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Getting Up To the Wild Black Yonder

Commercially successful rocketplanes will depend on developments in two key technologies: a reliable, reusable rocket engine and a robust thermal protection system to prevent damage during re-entry. In both cases, advanced solutions are at hand.

U.S. researchers have focused on improving component technologies and advanced materials, not on manufacturing actual rocket-engine products. In the former Soviet Union, however, researchers have continued to advance the development of rocket engine families. In particular, the Soviet space shuttle program led to a new generation of advanced reusable rocket engines fueled with kerosene (that is, conventional jet fuel), hydrogen, or a combination of the two. For example, the reusable RD-120, a kerosene-burning engine developed as an upper-stage engine for the Zenit booster, has been certified by its U.S. importer Pratt and Whitney as good for 10 flights-plus another 10 after a major overhaul.

Aerospace engineers also recognize that the thermal protection system on the space shuttle is not suitable for a truly robust vehicle. Although the shuttle is reusable, its heat shield is easily damaged. Moreover, ordinary weather conditions such as rain and wind-driven dust damage the heat shield. Following each landing, the shuttle must undergo a costly and time-consuming refurbishing involving toxic chemicals and special procedures, to replace the lost and damaged tiles so that the spacecraft can safely ascend to orbit again.

NASA’s efforts to correct these problems have yielded impressive results. Designers have a much broader selection of tiles, blankets, metal surfaces, and advanced composites and ceramics, all of which can make new-generation rocketplanes capable of withstanding wind and weather that would strip the heat shield off the shuttle in minutes. One of the new materials-the AETB-TUFI-C thermal protection tile developed by NASA’s Ames Research Center-has survived, undamaged, a test flight on an F-15. This result was all the more remarkable because the fighter flew through a rainstorm that scoured the paint off its surface.

Such advances have fortified the prospects of building a reusable rocket plane. But other design questions remain before such a craft becomes practical. First, to take advantage of the trillions of dollars of existing airport infrastructure, a rocketplane needs to be able to take off and land in a conventional, horizontal manner.

Moreover, a rocket engine works best in the vacuum of space; the denser the air, the more fuel the rocket must burn to develop the same amount of thrust. The atmosphere’s thick soup of air also imposes a drag penalty, forcing the rocket to squander huge amounts of fuel. Thus a rocket-powered aircraft needs some other means of propulsion to lift it from the ground to the upper reaches of the atmosphere; once reaching the fringes of the atmosphere, the rocket could ignite and propel the craft into space.

Aeronautical engineers have developed three principal schemes to accomplish this. In one, the rocketplane is attached to the belly of a jet aircraft, which takes off and flies to a high altitude. Then the rocketplane drops off to complete its flight. Chuck Yeager used this technique in 1947 to achieve the first human travel at supersonic speed.

In a modern variation of this approach, a jet aircraft tows a rocketplane to high altitude with a tether, much the way conventional airplanes launch gliders. This scheme is being developed at Kelly Space and Technology in San Bernardino, Calif. Kelly’s Eclipse aircraft is towed by a Boeing 747 to an altitude of about 14 kilometers. There, the Eclipse fires its rocket engine, disconnects from the tow line, and climbs to about 150 kilometers. The Eclipse then glides to an unpowered landing.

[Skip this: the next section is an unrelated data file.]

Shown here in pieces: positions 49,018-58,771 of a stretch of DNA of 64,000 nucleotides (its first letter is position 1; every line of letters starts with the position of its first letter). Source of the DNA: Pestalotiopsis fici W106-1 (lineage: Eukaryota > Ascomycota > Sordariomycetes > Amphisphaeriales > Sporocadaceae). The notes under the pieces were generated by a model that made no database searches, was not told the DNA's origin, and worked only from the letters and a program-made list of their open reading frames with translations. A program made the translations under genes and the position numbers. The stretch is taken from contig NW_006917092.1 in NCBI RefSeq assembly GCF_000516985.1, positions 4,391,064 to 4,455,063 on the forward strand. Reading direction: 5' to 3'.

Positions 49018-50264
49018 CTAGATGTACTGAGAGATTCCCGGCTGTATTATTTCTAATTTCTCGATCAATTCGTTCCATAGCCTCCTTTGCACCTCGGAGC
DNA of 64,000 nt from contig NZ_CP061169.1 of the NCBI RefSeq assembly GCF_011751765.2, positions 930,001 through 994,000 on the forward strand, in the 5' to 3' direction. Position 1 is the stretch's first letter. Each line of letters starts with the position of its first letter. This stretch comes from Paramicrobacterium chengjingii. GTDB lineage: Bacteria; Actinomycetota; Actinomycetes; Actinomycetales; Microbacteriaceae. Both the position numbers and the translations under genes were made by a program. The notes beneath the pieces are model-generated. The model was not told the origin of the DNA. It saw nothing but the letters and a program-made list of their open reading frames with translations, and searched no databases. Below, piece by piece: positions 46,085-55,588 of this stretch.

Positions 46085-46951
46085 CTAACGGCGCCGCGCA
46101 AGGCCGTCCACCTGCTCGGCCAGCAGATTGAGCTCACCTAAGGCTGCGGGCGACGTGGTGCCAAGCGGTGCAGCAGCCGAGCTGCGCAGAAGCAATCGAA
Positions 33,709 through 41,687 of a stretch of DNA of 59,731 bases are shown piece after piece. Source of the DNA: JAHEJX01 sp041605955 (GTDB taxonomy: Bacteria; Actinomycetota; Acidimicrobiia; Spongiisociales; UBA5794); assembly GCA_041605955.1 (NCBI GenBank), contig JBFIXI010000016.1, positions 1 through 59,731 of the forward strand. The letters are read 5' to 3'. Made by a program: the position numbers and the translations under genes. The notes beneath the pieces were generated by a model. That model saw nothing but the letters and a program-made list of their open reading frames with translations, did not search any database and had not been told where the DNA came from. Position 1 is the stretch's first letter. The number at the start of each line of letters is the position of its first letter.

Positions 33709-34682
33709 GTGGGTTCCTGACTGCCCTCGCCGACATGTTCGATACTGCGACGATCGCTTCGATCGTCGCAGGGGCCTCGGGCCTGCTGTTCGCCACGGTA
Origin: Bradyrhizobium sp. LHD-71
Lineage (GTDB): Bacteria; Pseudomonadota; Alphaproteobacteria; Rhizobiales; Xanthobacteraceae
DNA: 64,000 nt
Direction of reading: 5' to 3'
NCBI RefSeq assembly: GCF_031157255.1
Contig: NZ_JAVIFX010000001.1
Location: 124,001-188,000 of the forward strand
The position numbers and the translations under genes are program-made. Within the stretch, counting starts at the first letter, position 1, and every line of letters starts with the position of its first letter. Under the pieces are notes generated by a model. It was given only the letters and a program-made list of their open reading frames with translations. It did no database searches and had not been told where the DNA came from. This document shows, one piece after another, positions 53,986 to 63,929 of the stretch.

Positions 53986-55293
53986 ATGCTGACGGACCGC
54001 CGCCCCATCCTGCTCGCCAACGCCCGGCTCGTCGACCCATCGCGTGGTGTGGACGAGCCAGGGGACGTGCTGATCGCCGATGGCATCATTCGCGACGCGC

An advantage of these two techniques is that the rocketplane itself needs only one engine-the rocket. On the other hand, any vehicle that depends on another aircraft to launch it has a serious drawback. If the rocketplane lands in the wrong place, for example, it will have to await the arrival of a carrying or towing plane before it can get airborne again. Moreover, takeoff in such a tandem configuration would require longer and wider runways than those at existing airports. Moreover, if the rocket engine does not light after disconnecting from the carrier aircraft, the rocketplane would probably be lost.

Our company-Pioneer Rocketplane-favors a different launch-assist scheme. In the Pioneer approach, the Pathfinder aircraft would take off in a conventional manner and climb to nine kilometers under the power of conventional turbofan jet engines. There it would rendezvous with a large subsonic aircraft, such as a KC-135 transport or a Boeing 747, that would serve as a flying tanker. To prepare for the second phase of flight, the rocketplane would dock with this tanker and suck about 290,000 kilograms of liquid oxygen from it. Such transfers are common practice in military aviation, although the propellant being moved is jet fuel rather than liquid oxygen.

After disconnecting from the tanker, the aircraft would light its rocket engine and climb to 150 kilometers, reaching a speed of Mach 12. The rocketplane would then travel above the outermost fringes of the atmosphere, during which time a satellite attached to a small rocket upper stage could be released for transfer to orbit. The aircraft would then descend back into the atmosphere. After slowing to a subsonic speed, the turbofan engines would restart, propelling the aircraft to a landing field. Because it could take off from any medium-sized airfield, the Pioneer rocketplane would provide great flexibility in choice of launch site and abort options.

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